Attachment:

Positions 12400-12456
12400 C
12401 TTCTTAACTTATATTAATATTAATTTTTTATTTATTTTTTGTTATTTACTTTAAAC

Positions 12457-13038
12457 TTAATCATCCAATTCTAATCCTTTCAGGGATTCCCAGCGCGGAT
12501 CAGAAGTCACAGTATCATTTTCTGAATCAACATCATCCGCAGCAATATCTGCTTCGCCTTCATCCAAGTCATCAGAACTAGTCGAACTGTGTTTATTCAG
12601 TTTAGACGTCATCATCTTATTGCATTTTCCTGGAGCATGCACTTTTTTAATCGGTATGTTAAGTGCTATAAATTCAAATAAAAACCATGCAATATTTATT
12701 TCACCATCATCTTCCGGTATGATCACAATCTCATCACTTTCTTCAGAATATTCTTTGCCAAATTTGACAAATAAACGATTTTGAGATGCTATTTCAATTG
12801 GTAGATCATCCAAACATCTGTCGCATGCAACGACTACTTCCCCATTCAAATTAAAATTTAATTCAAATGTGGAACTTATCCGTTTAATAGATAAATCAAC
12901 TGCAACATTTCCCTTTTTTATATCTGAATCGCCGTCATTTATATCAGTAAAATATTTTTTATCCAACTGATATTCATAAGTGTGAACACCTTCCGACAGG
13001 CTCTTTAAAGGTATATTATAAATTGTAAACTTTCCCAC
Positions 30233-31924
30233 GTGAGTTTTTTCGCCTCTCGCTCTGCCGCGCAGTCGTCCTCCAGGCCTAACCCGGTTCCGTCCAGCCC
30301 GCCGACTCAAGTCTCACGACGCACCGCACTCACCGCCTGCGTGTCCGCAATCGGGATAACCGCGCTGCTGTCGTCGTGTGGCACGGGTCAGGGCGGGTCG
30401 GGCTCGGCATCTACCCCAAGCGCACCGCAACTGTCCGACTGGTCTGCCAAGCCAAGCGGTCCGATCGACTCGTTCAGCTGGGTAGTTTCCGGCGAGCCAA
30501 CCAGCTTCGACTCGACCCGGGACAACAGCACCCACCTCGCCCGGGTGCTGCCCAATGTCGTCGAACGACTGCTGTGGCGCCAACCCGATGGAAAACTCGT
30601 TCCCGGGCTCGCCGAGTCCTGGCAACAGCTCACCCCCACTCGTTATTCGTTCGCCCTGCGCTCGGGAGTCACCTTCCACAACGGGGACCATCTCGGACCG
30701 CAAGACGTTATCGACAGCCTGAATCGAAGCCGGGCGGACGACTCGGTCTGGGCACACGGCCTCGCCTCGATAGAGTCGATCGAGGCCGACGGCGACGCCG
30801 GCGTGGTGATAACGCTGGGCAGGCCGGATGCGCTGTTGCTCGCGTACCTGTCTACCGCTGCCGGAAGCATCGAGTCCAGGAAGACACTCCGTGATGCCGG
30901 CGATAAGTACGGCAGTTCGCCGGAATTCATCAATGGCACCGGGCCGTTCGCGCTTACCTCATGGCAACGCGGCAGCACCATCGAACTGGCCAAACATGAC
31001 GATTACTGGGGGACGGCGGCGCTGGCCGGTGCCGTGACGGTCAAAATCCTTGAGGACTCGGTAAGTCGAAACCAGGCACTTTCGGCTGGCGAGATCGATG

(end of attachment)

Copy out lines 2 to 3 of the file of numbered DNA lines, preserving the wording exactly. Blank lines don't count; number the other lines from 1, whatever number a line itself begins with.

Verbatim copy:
12400 C
12401 TTCTTAACTTATATTAATATTAATTTTTTATTTATTTTTTGTTATTTACTTTAAAC